Expression of microRNA during bovine adipogenesis

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Scott L. Pratt *
T. Ashley Burns
Erin Curry
Susan K. Duckett
(*) Corresponding Author:
Scott L. Pratt |


Studies have recently indicated that the adipogenic process and the expression of genes involved in lipid metabolism may be regulated in part at the post-transcriptional level by a class of small RNA called microRNA (miRNA). The objectives of this study were to i) determine if miRNAs are differentially expressed, and ii) evaluate expression of known miRNA targets in bovine adipocytes. Bovine adipose samples were collected from castrated males fattened on a high concentrate diet (C) or pasture (PA) and were frozen in liquid nitrogen and stored at -80°C, or used to generate primary stromal-vascular cells (SV). SV cells were cultured to confluence (Control) or differentiated at confluence and harvested 2 (D2), 6 (D6), or 12 (D12) days post-confluence. A 3x3 microarray analysis was performed comparing Control and differentiated samples. miR-21, -221, and -222 (P less than 0.05) were differentially expressed. qRT-PCR was conducted using the in vitro samples, and all three miRNAs were down regulated on D2 (P less than 0.05). miR-221 and -222 were decreased on D6 compared to Control (P less than 0.05), but only miR-222 expression was decreased at D12 (P less than 0.05) compared to Control. miR-21 increased in expression compared to Control on D12 (P less than 0.05). In vivo, only miR-21 expression was affected and it was reduced in PA compared to C fat samples (P less than 0.05). Two targets of miR-21 are Programmed Cell Death Protein 4 (PDCD4) and Phosphatase and Tensin Homolog (PTEN), and neither messenger RNA was differentially expressed in vitro (P greater than 0.05), but both messenger RNAs were elevated for PA compared to C (P less than 0.05). These data show that miRNAs are differentially expressed in adipose cells and tissue, and that miR-21 may be involved in adipocyte function by regulating the translation of PDCD4 and PTEN.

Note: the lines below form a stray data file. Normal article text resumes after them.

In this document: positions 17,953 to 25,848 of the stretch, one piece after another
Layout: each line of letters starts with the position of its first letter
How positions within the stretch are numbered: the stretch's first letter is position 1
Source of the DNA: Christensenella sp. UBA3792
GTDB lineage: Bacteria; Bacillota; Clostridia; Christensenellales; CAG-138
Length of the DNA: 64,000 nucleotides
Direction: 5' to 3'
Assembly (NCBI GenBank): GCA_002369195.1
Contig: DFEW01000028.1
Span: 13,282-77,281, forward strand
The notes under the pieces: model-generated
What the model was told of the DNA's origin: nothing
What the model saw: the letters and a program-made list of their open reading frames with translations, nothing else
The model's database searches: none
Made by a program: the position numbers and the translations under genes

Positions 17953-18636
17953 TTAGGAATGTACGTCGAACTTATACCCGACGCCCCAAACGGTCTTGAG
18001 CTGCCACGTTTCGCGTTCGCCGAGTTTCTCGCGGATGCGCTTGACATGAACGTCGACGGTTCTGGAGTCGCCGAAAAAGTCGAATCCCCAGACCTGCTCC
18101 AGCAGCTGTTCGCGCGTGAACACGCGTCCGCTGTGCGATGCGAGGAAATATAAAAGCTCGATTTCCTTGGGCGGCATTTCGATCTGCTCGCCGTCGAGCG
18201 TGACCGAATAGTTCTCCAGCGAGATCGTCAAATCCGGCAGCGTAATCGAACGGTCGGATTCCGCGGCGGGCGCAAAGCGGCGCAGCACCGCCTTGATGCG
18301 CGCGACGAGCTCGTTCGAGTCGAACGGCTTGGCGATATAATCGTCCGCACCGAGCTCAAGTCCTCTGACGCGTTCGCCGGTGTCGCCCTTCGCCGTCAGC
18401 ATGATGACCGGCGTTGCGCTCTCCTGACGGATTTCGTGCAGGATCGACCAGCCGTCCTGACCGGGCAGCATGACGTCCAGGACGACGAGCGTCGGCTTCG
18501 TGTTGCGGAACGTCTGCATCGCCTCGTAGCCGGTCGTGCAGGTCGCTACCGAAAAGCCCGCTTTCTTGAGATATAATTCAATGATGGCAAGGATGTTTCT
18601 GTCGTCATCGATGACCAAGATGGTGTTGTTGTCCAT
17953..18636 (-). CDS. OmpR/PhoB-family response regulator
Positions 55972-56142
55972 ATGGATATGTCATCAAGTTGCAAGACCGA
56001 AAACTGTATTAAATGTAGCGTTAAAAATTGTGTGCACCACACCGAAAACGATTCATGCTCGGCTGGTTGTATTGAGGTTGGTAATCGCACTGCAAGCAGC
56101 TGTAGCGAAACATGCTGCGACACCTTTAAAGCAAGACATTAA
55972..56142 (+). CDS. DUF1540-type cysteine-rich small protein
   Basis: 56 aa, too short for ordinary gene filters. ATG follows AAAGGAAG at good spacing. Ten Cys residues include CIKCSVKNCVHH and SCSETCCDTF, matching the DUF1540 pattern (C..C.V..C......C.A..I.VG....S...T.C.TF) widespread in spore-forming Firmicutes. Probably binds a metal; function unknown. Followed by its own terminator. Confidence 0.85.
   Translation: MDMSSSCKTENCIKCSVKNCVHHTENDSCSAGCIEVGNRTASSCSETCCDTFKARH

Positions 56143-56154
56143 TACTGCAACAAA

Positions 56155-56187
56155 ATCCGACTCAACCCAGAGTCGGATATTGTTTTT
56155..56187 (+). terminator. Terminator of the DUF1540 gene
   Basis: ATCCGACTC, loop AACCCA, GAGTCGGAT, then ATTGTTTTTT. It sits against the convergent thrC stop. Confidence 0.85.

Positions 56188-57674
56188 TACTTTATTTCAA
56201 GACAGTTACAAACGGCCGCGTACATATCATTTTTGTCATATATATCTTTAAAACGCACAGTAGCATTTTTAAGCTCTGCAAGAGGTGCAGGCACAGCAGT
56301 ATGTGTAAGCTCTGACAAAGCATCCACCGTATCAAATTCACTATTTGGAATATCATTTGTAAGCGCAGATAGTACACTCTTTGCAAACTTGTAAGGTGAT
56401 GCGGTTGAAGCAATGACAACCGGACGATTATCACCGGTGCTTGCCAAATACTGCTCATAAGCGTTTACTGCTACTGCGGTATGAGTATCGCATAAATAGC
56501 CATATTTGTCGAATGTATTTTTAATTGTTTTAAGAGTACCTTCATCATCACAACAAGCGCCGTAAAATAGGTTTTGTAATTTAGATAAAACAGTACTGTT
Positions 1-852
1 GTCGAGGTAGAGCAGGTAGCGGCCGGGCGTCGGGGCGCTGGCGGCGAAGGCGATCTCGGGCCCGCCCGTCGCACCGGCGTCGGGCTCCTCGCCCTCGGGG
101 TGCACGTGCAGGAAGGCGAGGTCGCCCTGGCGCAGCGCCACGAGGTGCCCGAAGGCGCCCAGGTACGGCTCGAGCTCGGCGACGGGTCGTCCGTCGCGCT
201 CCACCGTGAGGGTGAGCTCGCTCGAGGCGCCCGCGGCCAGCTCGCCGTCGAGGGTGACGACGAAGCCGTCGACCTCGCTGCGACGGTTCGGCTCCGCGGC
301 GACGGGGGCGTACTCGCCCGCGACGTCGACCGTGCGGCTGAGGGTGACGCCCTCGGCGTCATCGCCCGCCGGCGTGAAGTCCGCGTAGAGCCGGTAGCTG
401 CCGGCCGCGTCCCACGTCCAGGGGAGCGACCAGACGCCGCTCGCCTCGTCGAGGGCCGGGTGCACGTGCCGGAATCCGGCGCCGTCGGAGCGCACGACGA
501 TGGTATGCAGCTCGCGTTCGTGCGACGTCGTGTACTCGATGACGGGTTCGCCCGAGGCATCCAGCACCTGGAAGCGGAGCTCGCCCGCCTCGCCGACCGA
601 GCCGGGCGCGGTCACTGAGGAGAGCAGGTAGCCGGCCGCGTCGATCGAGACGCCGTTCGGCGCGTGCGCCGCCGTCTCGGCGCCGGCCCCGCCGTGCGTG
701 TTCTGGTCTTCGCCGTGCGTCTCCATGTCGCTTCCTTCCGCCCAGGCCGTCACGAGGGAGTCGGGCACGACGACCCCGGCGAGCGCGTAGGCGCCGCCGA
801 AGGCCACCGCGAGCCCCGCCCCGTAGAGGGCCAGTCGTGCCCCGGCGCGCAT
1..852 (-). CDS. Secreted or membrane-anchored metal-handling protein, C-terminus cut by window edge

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Article Details

Author Biographies

Scott L. Pratt, Assistant Professor, Clemson University

Assistant Professor

Animal and Veterinary Science

T. Ashley Burns, Clemson University

Ph.D. candidte

Animal and Veterinary Science

Erin Curry, Clemson University

Ph.D. Candidate

Animal and Veterinary Science

Susan K. Duckett, Clemson University

Professor and Chair

Animal and Veterinary Science